Women are people, and people disagree. To illustrate, here's a second-hand salacious anecdote.
The other day I was texting with a friend about her recent experience lying naked on the bed of a younger man.
She asked if he had condoms and he said, solemnly, "I'm very serious about consent. So before I do anything I want to make sure I'm clear on what you want to happen."
Me, delighted : "Awwwww."
Her, coldhearted: "I literally burst out laughing."
This past week has been full of disagreements between women over sexual boundaries: how to articulate them, and how to respond when they've been breached. Some are famous, such as Catherine Deneuve, the French actress who apologized after signing a letter arguing that the caution sparked by sexual-harassment scandals was ruining the art of seduction.
Debates have swirled as to what exactly implies consent, and the usefulness of existing justice systems.
Actor Aziz Ansari became a topic of discussion after a young woman told a publication called Babe.net about having an unseemly encounter with him. At that point, my friend conceded that her date was operating smartly by making sure her consent was vocal, not just implied. (NB: she'd like me to add that he was extremely hot and everyone left satisfied).
I've seen it put forth a number of places that disagreement between women risks "wasting" the #MeToo moment, which I don't think is true. Women – and feminists – have always disagreed and to suggest our differences are a tool of the patriarchy is another way of telling some of us (usually the less powerful ones) to be quiet.
Yes, I am disappointed by those who indulge in blame, shame, or scoring points with witty barbs.
Take New York Times critic Daphne Merkin, for example, who wrote "grow up, this is real life" in a piece accusing women who wore black dresses to the Golden Globes of "victimology." Or take the 22-year-old Babe.net writer, Katie Way, who hurled age-related insults at 50-year-old HLN host, Ashleigh Banfield, after she criticized Ms. Way's handling of the Ansari story.
None of that is helpful. But rather than stifle our disagreements, I think we need to make them respectful and constructive.
For advice, I turned to the New York-based novelist and playwright Sarah Schulman, whose book Conflict is Not Abuse is one of the best things I read last year. Spanning everything from family arguments to HIV criminalization in Canada, the book is firm that conflict is an inescapable part of the human experience. What we all need to learn is how to fight fair, and then make up.
Rude, defensive or unkind statements are a way to evade introspection, aspects of ourselves or our actions that make us uncomfortable, Ms. Schulman argues. "There's something about accountability that people think is shameful," she said on the phone this week.
Those who want real change have got to get over it. Because while some situations have clear predators – Ms. Schulman mentions Harvey Weinstein and Matt Lauer – "I think the vast majority of what we're looking at now is the grey zone," she said.
Every woman's boundaries are going to be different, and that's to be expected, and fine. What's not okay is cruelty, shunning (which to Ms. Schulman means branding someone unworthy of talking to, and maybe making your friends comply), cruelty, or escalating into hyperbole.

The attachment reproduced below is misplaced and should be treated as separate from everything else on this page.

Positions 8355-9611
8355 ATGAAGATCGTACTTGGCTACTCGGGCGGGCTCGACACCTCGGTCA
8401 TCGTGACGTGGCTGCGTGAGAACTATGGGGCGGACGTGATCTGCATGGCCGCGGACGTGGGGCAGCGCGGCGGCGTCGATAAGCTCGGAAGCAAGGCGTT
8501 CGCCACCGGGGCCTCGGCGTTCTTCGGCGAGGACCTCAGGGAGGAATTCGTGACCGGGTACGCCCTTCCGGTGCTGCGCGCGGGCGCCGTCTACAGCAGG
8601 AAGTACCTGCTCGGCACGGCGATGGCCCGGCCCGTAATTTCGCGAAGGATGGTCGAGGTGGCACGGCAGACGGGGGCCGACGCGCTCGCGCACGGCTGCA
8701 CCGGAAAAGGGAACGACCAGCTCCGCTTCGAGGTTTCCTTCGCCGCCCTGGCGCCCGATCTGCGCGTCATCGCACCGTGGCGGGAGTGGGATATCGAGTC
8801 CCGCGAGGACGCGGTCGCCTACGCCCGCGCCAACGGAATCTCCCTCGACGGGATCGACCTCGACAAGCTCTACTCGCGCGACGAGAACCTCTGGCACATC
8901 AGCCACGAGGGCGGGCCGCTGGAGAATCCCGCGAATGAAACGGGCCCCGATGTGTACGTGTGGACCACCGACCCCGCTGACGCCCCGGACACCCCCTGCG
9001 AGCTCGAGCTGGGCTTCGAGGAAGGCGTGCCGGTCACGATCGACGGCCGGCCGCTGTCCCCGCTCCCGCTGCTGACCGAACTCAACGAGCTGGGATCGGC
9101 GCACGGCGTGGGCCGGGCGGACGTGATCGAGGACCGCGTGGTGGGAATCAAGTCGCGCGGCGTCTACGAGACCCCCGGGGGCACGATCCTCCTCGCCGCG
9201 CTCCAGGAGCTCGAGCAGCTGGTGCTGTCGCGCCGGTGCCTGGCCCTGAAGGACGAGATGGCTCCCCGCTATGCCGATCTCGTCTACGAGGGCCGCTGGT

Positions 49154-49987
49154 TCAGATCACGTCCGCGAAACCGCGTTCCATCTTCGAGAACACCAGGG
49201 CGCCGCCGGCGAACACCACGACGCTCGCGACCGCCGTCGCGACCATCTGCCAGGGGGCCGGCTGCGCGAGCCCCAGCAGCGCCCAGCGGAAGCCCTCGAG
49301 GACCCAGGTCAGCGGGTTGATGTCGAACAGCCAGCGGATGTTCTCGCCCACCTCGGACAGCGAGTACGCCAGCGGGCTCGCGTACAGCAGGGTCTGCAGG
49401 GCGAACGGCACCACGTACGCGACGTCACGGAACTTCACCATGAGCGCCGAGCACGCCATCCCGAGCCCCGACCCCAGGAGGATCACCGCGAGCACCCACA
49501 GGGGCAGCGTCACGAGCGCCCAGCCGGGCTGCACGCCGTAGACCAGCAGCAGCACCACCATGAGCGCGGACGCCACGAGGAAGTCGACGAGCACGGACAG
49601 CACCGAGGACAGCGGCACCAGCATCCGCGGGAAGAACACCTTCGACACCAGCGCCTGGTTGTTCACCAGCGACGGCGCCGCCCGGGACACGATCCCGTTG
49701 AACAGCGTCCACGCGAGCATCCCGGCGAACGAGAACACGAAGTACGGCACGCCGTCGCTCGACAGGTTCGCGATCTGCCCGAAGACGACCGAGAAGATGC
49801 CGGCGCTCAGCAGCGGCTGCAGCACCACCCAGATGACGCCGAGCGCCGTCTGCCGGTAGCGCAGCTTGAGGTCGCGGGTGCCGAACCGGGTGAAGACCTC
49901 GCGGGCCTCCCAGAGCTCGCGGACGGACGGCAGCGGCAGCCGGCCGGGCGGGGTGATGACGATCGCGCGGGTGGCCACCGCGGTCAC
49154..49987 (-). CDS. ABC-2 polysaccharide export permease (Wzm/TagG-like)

Ms. Schulman's book outlines an illuminating concept that she calls "the duty to repair." She believes mending fences after a conflict is an adult responsibility, one shared by individuals and communities. It involves learning to negotiate differences, but also to be self-critical about one's role in a given conflict.
In the grey zone of consent, and related disagreements on what it means, fault lines are often muddled. Hurt feelings are everywhere, and different interpretations of the same event are the norm. Rather than finding one bad person to wear the blame, the goal is to address all of the pain that exists, which only happens when all parties are willing to be accountable. If both Ms. Banfied and Ms. Way are truly working toward women's sexual freedom, the older could have contacted the younger to give private mentorship, maybe, or the younger could have sat longer with the criticism before reaching out for a genuine exchange. "The grey zone is where we need to have the most amount of conversation," Ms. Schulman said.
She's adamant that such conversations happen face-to-face, since electronic discussions encourage explosions, or insults long-stewed to perfection. When I said that was sometimes impossible, she disagreed, using as an example the current division among Canada's literati over how the University of British Columbia handled sexual-misconduct allegations against former professor Steven Galloway.
"Twenty or 30 of the writers who are involved in the debate on both sides could get together and have a private conversation that was off the record," she said. Though I do think those with more established influence should extend the olive branch, Ms. Schulman does make it sound enticingly easy.
In any case, there are billions of women, and we're going to disagree. Difficult conversations will not delay justice – they're essential to imagining genuine equality.